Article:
• Vets at Home

Marv and mercury toxicity

Marv is a 15 year old cat. His owner initially described that he had a facial twitch a few years ago. At the time we ran a blood test, noted his kidneys weren’t functioning optimally, but there was nothing to explain the twitch. Life carried on.




More recently Marv’s owner called to investigate a limp. An odd limp that came and went. We investigated and didn’t find anything notable at the time. Marv’s owner mentioned that the twitches were much more frequent and getting worse. She wanted to know what was causing the twitches. On a hunch I decided to run a hair tissue mineral analysis on Marv. The results are below.



As you can see Marv has severe mercury toxicity. Marv also has significant amounts of arsenic and aluminium. Even though Arsenic and aluminium are near or in the reference range the body as no known biological need for any of these elements. If we consider the total amount of heavy metal load that Marv is dealing with we can imagine stacking the height of the load of arsenic, mercury and aluminium on top of each other and then you can appreciate that his total load will be off the top end of the chart.


Mercury is a known neurotoxin and is the likely cause of Marv’s facial twitch. In people mercury is associated with tourettes syndrome, neurological problems, multiple sclerosis, kidney issues, pain in extremities (could this be the cause of Marv’s odd limp?) amongst other symptoms. Mercury is stored in the kidney, liver, brain, thyroid and fat tissue and can damage all of these tissues. It also impairs the energy production and detoxification pathways in the body, leading to further accumulation of toxins.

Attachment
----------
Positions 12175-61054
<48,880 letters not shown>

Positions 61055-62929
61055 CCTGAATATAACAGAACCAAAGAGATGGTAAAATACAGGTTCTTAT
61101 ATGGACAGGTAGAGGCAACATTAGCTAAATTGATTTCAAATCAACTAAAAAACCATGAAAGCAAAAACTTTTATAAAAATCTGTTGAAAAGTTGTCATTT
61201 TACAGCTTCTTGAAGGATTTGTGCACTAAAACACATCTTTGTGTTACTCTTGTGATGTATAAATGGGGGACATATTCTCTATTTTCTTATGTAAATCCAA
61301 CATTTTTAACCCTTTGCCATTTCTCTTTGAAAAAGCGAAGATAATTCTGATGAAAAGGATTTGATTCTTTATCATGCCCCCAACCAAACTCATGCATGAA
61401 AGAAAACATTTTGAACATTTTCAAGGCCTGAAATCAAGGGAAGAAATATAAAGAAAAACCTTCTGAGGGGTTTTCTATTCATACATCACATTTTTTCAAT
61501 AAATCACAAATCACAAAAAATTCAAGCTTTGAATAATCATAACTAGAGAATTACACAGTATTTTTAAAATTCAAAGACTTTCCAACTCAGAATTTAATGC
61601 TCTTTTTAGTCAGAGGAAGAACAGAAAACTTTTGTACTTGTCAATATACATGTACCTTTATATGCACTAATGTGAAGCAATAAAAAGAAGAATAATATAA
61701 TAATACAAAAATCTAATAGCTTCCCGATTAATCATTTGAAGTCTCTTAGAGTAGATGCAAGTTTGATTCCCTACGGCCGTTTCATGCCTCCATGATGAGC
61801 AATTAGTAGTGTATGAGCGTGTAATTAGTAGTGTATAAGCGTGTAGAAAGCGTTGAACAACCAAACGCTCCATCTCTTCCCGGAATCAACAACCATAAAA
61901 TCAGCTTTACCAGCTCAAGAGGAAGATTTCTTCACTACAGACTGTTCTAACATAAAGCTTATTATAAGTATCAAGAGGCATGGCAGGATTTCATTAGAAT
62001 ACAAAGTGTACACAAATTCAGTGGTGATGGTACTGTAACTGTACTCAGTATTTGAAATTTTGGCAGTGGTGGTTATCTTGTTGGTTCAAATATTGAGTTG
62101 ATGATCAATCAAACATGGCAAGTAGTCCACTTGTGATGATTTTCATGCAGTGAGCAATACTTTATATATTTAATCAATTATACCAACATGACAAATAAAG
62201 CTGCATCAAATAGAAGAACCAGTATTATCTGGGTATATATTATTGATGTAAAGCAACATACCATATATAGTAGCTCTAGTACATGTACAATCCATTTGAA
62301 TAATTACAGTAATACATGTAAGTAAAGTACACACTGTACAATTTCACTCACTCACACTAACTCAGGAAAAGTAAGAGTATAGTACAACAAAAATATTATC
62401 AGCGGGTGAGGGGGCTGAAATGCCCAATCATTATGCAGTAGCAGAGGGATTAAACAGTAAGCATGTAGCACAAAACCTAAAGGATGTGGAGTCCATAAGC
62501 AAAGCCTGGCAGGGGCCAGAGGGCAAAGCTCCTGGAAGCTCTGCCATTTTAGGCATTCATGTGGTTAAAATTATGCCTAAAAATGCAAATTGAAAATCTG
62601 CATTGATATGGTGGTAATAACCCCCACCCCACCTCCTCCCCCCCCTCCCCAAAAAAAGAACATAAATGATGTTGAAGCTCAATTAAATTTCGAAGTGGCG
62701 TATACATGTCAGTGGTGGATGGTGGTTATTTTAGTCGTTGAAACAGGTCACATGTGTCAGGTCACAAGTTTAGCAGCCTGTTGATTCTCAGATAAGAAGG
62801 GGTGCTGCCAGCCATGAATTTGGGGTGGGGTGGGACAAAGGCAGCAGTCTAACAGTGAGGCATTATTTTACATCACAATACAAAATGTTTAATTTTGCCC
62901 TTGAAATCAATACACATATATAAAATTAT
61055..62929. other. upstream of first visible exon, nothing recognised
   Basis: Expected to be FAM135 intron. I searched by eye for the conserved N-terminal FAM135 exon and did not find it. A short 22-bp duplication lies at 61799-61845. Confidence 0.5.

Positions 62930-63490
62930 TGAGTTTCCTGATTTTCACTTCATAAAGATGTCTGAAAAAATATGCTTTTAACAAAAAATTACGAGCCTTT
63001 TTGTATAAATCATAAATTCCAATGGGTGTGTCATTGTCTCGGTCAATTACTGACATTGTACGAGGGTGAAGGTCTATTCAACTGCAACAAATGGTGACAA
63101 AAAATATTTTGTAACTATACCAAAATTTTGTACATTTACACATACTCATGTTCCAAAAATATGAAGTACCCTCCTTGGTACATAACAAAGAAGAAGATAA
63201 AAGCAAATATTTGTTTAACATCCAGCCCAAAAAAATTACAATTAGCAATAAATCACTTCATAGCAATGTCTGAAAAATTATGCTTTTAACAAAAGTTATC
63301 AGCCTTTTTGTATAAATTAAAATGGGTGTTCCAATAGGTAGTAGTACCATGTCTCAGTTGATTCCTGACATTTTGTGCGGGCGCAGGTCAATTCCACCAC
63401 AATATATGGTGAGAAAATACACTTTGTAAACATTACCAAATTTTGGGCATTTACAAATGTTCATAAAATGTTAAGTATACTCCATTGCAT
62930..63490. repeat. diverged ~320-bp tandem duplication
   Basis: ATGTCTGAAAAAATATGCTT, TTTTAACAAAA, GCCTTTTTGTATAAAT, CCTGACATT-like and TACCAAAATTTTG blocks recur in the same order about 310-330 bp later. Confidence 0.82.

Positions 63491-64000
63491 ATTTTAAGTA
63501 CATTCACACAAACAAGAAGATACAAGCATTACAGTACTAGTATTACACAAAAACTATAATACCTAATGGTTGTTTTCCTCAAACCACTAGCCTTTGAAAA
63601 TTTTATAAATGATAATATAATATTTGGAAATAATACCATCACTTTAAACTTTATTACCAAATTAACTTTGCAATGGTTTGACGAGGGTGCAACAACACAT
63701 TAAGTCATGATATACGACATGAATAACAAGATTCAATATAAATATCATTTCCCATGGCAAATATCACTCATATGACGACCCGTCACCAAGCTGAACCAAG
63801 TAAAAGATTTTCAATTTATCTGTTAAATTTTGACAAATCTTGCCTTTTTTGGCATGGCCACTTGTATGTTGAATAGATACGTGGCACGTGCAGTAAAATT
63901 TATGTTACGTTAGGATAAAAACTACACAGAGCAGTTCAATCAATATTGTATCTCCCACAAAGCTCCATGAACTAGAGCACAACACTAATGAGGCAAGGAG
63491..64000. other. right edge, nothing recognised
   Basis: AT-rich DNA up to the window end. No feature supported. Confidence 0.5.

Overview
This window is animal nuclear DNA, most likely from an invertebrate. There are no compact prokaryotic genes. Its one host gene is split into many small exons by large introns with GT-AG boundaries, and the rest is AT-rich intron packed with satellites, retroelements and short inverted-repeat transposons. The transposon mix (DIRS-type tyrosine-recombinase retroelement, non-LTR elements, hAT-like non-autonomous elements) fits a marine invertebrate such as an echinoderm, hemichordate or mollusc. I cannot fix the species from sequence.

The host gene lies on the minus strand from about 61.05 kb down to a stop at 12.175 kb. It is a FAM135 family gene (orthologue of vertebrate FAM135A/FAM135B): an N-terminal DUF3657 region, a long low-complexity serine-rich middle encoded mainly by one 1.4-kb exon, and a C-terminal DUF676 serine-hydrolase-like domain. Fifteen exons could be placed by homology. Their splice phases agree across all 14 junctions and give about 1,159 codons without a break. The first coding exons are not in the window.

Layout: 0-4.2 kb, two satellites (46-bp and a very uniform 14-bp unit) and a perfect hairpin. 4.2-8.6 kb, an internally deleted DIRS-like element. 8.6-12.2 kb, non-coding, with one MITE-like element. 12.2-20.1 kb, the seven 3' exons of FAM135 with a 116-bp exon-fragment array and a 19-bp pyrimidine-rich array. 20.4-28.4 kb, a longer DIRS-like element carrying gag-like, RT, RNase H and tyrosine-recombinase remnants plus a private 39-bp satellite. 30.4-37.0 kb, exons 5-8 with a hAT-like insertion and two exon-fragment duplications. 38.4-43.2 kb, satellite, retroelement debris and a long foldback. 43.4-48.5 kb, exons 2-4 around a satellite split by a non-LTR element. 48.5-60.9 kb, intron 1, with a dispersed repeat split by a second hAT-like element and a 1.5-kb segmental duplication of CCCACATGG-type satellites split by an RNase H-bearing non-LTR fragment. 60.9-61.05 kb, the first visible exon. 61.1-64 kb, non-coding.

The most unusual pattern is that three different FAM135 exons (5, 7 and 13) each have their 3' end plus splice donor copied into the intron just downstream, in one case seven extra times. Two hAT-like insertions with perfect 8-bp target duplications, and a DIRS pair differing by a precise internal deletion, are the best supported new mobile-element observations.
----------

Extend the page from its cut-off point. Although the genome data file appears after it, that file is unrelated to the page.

So where is Marv getting all this Mercury? Well Marv is a tuna addict. Large fish bioaccumulate mercury. Mercury can also be found in insecticides and fungicides which reach our pets by eating of grains in pet food. Mercury can also be found in some vaccines injected into our pets. The aluminium is likely coming from aluminium tins containing the tuna and other cat food. Cats can get arsenic from rice in pet food and also other grains that have been sprayed with fungicides and pesticides.


Marv is now on a gentle detoxification program. We have added some binders to help to pull the mercury out of his system, some vitamins to support neurological function, amino acids to support detoxification pathways, and have discussed some diet tweaks though Marv is resistant to this. I don’t like to push diet changes in senior cats so we have to work with what Marv is comfortable with.


Ideally, we need to stop our pets gaining a heavy metal load in the first place. We need to look carefully at what they are being fed and sources of contamination. We also need to look closely at the necessity of other toxins that our pets are getting – if their bodies are busy detoxifying other chemicals then they can’t get rid of heavy metals at the same time. A species appropriate diet generally also reduces the toxic burden both through reduced toxin accumulation in food and also providing supportive nutrients to assist with detoxification.